This post suggests that not trying to buy the best will decrease your stress.
It is true that we on the blog are big proponents of satisficing. The paradox of choice is awesome. (Here’s our book review.) For many things we’re happy to just buy what’s good enough rather than trying to optimize.
However, sometimes spending a little extra effort and money to get quality is worth it in terms of happiness and decreased stress in the long run. Unlike the author of the original post, I get a lot of pleasure out of using a high quality pot or pan. We’ve had the target knock off Le Crueset and we’ve had the genuine Le Crueset, and after a couple of years there’s a big difference between the two. Sometimes spending the extra money and research is worth it. (And maybe we are still technically satisficing with a high bar.)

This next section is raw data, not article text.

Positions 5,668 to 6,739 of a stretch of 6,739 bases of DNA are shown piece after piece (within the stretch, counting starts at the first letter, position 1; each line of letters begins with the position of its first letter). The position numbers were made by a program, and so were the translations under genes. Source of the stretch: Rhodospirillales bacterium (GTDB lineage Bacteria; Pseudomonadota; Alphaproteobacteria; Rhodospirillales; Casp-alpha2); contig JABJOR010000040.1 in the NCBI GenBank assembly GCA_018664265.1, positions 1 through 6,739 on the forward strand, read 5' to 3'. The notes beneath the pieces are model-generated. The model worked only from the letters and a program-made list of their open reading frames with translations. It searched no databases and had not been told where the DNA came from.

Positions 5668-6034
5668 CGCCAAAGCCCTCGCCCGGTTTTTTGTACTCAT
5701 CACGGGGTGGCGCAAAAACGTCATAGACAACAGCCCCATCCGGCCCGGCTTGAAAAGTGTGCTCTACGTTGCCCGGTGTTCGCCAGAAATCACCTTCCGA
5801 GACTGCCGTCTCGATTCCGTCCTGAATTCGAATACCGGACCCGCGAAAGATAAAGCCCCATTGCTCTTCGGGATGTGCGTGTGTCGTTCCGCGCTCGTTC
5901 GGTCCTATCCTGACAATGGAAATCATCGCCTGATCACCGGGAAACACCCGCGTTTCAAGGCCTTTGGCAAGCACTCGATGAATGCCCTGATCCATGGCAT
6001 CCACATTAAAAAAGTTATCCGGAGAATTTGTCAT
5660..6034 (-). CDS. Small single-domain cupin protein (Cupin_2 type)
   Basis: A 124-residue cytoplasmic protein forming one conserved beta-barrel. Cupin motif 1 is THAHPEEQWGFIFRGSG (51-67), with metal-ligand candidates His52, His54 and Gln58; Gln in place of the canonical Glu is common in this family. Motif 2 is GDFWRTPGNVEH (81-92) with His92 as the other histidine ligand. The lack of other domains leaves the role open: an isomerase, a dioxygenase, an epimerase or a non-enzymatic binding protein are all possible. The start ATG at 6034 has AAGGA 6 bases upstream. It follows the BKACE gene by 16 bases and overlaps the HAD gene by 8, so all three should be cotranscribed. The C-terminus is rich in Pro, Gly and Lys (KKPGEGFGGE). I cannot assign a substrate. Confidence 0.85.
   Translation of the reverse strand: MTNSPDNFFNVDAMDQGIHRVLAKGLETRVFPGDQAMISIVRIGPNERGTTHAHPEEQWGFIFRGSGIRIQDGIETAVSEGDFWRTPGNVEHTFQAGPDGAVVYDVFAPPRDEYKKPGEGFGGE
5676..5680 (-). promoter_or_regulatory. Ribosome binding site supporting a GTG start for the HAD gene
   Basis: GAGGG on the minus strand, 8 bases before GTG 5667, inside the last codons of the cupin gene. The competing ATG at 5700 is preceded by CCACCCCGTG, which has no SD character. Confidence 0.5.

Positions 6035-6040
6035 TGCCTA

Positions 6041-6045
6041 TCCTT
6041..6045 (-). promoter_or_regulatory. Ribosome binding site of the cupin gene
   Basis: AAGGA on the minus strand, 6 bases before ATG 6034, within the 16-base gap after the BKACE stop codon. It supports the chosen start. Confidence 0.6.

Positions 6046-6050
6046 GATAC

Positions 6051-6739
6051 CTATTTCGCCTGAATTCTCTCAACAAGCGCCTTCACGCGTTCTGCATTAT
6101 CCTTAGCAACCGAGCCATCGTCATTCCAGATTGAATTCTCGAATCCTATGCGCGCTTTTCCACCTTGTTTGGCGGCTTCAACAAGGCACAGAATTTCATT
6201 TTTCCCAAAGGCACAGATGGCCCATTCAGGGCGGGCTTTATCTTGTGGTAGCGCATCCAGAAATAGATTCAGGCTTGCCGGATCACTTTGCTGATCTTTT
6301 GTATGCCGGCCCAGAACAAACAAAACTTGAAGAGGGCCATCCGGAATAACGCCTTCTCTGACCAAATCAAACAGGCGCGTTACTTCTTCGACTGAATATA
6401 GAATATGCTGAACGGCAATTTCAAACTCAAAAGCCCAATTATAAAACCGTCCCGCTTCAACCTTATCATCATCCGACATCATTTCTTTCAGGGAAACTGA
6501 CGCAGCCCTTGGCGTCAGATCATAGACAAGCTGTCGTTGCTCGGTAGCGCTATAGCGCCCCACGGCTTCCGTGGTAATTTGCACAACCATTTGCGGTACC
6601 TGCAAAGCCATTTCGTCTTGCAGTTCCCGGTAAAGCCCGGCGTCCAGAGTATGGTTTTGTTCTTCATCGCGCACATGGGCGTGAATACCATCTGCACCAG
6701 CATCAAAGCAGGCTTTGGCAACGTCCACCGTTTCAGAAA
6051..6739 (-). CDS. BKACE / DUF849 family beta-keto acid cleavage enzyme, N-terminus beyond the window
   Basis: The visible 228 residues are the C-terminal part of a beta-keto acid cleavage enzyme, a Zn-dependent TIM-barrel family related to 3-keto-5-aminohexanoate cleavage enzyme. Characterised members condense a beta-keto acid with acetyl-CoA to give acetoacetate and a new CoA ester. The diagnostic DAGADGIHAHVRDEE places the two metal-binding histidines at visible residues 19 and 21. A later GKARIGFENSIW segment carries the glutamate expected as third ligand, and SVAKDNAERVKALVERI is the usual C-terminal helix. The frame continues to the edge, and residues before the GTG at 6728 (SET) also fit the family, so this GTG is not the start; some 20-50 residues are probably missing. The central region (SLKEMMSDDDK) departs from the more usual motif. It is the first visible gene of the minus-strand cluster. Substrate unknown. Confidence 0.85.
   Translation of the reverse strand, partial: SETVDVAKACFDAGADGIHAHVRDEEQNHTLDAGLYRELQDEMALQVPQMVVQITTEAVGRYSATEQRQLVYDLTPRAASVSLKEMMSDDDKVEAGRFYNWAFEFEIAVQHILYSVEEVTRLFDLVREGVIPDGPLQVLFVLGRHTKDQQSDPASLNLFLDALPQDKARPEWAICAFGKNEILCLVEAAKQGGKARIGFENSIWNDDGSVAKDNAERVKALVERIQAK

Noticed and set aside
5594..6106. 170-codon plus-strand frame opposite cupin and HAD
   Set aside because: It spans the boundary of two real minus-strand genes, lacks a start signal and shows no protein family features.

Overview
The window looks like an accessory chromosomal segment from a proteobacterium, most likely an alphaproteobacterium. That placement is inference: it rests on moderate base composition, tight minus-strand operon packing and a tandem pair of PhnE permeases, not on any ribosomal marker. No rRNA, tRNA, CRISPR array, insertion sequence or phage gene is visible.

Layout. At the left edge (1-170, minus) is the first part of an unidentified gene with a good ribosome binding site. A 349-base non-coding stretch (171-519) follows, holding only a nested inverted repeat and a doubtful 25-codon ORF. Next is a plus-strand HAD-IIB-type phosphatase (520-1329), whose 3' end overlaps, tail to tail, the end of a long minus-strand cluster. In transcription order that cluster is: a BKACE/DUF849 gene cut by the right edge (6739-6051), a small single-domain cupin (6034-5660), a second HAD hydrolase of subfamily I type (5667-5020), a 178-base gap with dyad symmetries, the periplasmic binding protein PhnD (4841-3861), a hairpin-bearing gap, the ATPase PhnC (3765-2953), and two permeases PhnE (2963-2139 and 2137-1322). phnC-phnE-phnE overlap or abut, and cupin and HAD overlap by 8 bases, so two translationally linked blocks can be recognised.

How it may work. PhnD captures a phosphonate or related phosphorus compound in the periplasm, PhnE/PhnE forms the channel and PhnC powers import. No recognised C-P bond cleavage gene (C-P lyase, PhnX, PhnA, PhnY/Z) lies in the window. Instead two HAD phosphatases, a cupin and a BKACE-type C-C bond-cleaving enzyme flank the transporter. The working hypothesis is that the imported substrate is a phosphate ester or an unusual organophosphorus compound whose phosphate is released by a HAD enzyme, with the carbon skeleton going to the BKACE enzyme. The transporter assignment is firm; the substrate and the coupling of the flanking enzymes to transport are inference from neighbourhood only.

Our method of satisficing is usually to go on Amazon and look for the highest rated item in our price range and just buy that. (#2 does that sometimes when the method below fails; I trust Amazon reviews far, far less than #1 does. #1 notes that the important Amazon reviews are the negative ones, not the positive ones, so it is important to check out the one and two star reviews before committing.) We used to use Consumer Search but then they stopped updating as frequently so we don’t use it as much.
Do you try to buy the best? How do you feel about optimizing vs. satisficing? Does it vary by the decision you’re trying to make? How so?